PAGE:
Great-West Lifeco began an acquisitions spree on February 17, 2003 when it purchased Canada Life Financial for US$4.7 billion followed by Indiana Health Network incIHN three years later in 2006 and Putnam Investment Trust on August 3, 2007 for $3.9 billion (from Marsh & McLennan Companies).[13] On April 1, 2008 subsidiary Great-West Life & Annuity Insurance Company sold Denver based Great-West Healthcare to CIGNA for about US$1.9 billion.[14] With the transaction Great-West Lifeco lost about 1.9 million customers (about three quarters of them medical employers).

Other acquisitions include the 2006 takeover of US Bancorp's retirement plans business which added $104 billion in assets at the time [15] and more retirement plans the same year but from MetLife.[16]

July 18, 2013 - Canadian subsidiary Canada Life Limited completed €1.3 billion takeover of Irish Life.,[2] which had an embedded value of €1.8 billion. This sale was challenged by the shareholders of Irish Life and Permanent.[17] The court hearning concluded on 13 February 2014. Judgement had been reserved, it is expected at the end of April 2014.

Founder[edit]

Jeffry Hall Brock born in Guelph, Ontario received his education at Montreal's McGill College. Prior to Great-West he was a salesman in St. Louis, Missouri and later worked for R. G. Dunn & Company of New York followed by Ogilvie & Company. In 1876 he married Louisa Adelaide Clara, the daughter of a priest. He moved back to Winnipeg in 1877 and helped start W. R. Brock & Brother. He established the Great-West Company in 1892, the first insurance company in Western Canada.[1]

Companies[edit]

Great West Life & Annuity Insurance Company - provides individuals and businesses in all of the USA's states with life insurance, retirement benefits (which are paid for by employers) and annuities distributed by its own brokers and institutions. This division began operations in the USA on May 28, 1997.[5]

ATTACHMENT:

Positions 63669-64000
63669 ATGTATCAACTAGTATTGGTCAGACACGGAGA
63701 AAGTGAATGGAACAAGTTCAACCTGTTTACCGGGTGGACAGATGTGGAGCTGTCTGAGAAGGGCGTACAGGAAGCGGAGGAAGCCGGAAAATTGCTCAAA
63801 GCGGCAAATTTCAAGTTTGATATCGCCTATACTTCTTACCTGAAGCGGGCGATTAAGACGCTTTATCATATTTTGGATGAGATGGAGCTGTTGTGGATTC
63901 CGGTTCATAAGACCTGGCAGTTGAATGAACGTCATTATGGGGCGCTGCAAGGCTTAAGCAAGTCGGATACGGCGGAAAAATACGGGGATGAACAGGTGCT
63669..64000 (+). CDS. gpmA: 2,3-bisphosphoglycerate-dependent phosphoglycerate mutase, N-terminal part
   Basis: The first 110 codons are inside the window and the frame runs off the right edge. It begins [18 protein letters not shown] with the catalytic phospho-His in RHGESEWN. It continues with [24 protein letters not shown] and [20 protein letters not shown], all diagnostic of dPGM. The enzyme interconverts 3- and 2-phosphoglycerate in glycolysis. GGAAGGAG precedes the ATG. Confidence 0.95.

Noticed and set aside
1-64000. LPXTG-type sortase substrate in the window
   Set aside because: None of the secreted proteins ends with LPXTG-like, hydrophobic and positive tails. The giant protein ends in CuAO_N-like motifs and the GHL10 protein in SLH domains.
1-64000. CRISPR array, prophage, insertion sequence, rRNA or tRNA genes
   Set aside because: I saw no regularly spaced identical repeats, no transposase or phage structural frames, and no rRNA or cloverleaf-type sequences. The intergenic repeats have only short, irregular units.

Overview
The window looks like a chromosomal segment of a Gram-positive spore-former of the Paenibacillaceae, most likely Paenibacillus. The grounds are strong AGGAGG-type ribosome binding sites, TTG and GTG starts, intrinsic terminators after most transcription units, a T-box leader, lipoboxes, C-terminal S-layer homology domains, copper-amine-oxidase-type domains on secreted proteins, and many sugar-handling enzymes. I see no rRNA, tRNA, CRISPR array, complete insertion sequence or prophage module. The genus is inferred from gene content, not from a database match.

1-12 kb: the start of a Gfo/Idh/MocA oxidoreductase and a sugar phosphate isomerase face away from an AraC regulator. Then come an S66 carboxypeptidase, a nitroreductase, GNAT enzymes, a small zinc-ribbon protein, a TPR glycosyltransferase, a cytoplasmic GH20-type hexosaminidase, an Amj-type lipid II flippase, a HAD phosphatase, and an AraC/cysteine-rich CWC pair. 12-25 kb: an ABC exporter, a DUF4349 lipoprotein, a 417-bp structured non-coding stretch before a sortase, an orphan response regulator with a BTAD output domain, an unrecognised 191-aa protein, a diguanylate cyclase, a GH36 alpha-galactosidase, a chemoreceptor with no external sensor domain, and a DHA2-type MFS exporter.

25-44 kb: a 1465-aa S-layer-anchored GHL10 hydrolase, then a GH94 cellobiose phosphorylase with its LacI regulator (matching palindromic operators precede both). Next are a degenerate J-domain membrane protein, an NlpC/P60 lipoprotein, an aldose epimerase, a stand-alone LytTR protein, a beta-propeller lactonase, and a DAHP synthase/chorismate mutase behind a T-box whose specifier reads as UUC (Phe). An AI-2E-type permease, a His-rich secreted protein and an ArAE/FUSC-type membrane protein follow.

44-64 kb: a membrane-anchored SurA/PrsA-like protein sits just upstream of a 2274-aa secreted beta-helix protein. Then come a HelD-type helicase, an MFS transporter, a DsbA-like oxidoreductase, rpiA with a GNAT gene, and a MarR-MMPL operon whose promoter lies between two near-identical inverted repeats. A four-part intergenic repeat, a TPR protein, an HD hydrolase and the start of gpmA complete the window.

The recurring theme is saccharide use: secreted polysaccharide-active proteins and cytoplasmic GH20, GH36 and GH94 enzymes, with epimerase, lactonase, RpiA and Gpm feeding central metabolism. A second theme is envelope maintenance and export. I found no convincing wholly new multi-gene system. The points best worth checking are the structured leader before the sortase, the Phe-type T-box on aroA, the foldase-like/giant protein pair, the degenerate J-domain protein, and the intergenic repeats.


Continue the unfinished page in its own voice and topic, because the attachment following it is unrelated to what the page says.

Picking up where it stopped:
The Great West Life Assurance Company - Has over 12 million customers making it Canada's biggest insurance company. The subsidiary became Canada's leader in 2003 when it paid Cdn$7.3 billion (US$4.7 billion) for Canada Life Financial.[4][18] Products include trust securities.

  • Canada Life was founded in 1847 and operates in Ireland, Canada, the UK, Germany, and the Isle of Man. Business focusses on insurance (life, disability, creditor and critical illness) and wealth management. European business goes back to 1903 and provides different regions with different products (insurance and savings are offered in every region except the UK (where annuities and group insurance are provided) and Germany (where business comes from pensions and critical illness).

London Life - 140 year old business currently serving 2 million Canadians. Operates under the banners Great-West, Freedom 55 (savings, investments, retirement, insurance and mortgages), Quadrus Investment Services Ltd. (mutual funds), London Reinsurance Group (international business).

Putnam Investments (net sales up $4.7B in the first half of 2011 to $3.4B; sales up 35% in the third quarter of 2010) - Money manager in the business of fixed income equity, asset allocation in addition to other types of equity. customers include institutional investors. Putman accounts for 44.4% of total assets in the USA (in the form of mutual funds and institutional assets)[8] and $124B worth of American mutual fund and institutional account assets under administration.[6]

On February 19, 2013, Great-West Lifeco acquired Irish Life for €1.3 Billion.

References[edit]

  1. ^ a b c "Jeffry Hall Brock (1850-1915)". Retrieved 2011-01-08. 
  2. ^ a b c d e f "2013 2Q Report". July 31, 2013. 
  3. ^ "Great-West Lifeco Inc. Hoovers". Retrieved 2011-01-08. 
  4. ^ a b Simon, Bernard (2003-02-18). "Great-West Lifeco to acquire Canada Life for 4.7 billion". The New York Times. 
  5. ^ a b "Great West Life & Annuity Ins Co". 2005-04-29. 
  6. ^ a b "Great-West Lifeco 2011 Second Quarter Report". August 2011. 
  7. ^ a b "Power Corporation of Canada Business Information". Retrieved 2011-01-08. 
  8. ^ a b "Great-West Lifeco 2010 Third Quarter Report revenue, income on page 31 of 33". 2010-11-10. 
  9. ^ "Rankings of Canada's 350 biggest private companies". The Globe and Mail (Toronto). 2010-06-18. 
  10. ^ "London Life – More Than 130 Years of Service". Retrieved 2011-01-08. 
  11. ^ "Urban Myths:Great-West Life". Retrieved 2011-01-15. [dead link]
  12. ^ a b "Winnipeg’s Insurance Company". 2009-04-12. 
  13. ^ "Great-West Lifeco's U.S. subsidiary announces agreement". 2006-10-31. 
  14. ^ "Great-West Life & Annuity Insurance Company". 2008-04-01. 
  15. ^ "Great-West to buy U.S. retirement plan business". Reuters. 2006-11-30. 
  16. ^ Desloge, Rick (2006-07-16). "Great-West buys MetLife unit". 
  17. ^ "PTSB shareholders take on minister". Irish Examiner. 20 January 2014. Retrieved 20 January 2014. 
  18. ^ "Insurance Companies in Canada". Retrieved 2011-01-07.